Where Everybody Knows Your Name

Small towns are made for children. When we lived in the small town of Taylorville, It was relatively safe for a five year old to go wandering around with no worries. This town – or at least the block where we lived – was also made for our mother. We lived in an apartment with a bar a few doors down. This was a dream come true for our mother.

While our dad worked, my sister was in school, and I was out on another solitary adventure, Mother would spend hours on a bar-stool in her A Tavernfavorite new hangout. The fact she was the only woman there did not seem to bother her. Her new-found friends kept her laughing (and many of the men bought her drinks). As the liquor poured freely for Mother, her mean demeanor mellowed. Sometimes she would stay late into the afternoon and my sister and I would go into the bar looking for her. She appeared to be happy, smiling at all of her new friends. If we were lucky, one of the men there would buy us a “Bubble Up” and a big pretzel. Our time in the bar was relaxing and enjoyable. However, upon our return home, Mother would begin her rage as the alcohol wore off and reality came rushing back to her.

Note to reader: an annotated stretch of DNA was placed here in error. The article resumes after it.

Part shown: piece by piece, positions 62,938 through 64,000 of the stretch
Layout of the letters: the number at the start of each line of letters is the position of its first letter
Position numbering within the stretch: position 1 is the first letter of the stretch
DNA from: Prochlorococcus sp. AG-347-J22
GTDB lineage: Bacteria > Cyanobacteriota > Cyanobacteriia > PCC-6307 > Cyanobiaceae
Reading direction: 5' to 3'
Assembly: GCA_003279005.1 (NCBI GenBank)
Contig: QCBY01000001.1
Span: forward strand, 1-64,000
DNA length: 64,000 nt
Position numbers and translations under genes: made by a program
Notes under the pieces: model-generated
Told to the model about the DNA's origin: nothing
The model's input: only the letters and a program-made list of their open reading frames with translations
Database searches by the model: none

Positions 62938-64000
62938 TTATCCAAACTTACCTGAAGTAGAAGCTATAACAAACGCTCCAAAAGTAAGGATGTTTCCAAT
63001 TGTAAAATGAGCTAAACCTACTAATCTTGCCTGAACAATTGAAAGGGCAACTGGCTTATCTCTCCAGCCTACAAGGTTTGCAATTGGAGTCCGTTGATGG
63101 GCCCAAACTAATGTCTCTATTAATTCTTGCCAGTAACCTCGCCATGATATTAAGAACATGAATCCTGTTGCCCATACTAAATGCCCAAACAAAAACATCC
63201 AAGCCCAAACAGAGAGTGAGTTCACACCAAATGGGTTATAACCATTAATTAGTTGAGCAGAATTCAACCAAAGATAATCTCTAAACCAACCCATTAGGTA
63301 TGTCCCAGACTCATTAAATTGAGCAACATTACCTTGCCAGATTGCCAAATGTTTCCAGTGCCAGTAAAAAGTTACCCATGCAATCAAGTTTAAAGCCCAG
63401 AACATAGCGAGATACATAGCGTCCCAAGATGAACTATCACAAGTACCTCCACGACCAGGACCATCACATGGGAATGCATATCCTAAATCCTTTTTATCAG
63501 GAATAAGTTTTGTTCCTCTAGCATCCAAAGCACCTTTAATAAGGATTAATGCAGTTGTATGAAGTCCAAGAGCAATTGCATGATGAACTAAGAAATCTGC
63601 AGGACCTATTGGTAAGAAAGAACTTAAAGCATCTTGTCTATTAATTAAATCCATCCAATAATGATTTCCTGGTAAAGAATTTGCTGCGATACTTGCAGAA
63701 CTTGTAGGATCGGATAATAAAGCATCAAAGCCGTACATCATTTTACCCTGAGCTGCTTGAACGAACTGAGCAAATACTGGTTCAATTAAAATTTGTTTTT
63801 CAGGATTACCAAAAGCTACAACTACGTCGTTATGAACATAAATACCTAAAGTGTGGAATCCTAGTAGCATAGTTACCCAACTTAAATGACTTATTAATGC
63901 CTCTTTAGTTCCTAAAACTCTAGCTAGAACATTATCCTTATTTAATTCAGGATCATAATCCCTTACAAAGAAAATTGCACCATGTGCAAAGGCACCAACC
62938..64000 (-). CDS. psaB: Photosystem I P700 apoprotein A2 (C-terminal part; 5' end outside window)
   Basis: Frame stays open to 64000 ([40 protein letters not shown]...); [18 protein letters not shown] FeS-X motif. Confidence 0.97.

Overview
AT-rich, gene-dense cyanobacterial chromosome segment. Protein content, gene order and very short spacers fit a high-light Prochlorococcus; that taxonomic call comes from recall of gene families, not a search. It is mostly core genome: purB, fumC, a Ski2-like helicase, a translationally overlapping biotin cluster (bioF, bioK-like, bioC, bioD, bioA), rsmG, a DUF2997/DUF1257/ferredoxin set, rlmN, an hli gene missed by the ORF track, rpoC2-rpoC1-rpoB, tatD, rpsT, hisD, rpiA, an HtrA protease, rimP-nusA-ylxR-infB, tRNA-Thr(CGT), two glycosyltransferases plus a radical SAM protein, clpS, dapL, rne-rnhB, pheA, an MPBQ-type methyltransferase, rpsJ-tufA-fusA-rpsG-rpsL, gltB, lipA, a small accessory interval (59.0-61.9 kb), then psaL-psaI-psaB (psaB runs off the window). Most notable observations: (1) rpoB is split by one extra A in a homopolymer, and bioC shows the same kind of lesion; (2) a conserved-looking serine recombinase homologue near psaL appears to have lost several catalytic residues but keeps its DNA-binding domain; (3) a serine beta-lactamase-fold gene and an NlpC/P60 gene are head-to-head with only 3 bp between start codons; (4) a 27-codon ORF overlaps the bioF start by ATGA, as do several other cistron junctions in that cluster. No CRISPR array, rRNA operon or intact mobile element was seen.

It seemed she had become another personality. Pulling this new-found energy and bravado from the alcohol’s high and then the lows as it receded, she would begin her tirade. It mostly consisted of high pitch yelling and screaming and usually would end with her needing to lie down and rest due to utter exhaustion and the effects of a full day of drinking. My sister and I would usually entertain ourselves by going out on the roof and throwing our dolls off with the hopes of beating the doll to the ground so we could catch them before they were smashed on the concrete below. We were young and did not fathom the ideas of physics and Sir Isaac Newton’s discoveries. We lost many dolls but it entertained us while our mother slept away the afternoon in her alcohol-induced nap. Just another day in paradise!

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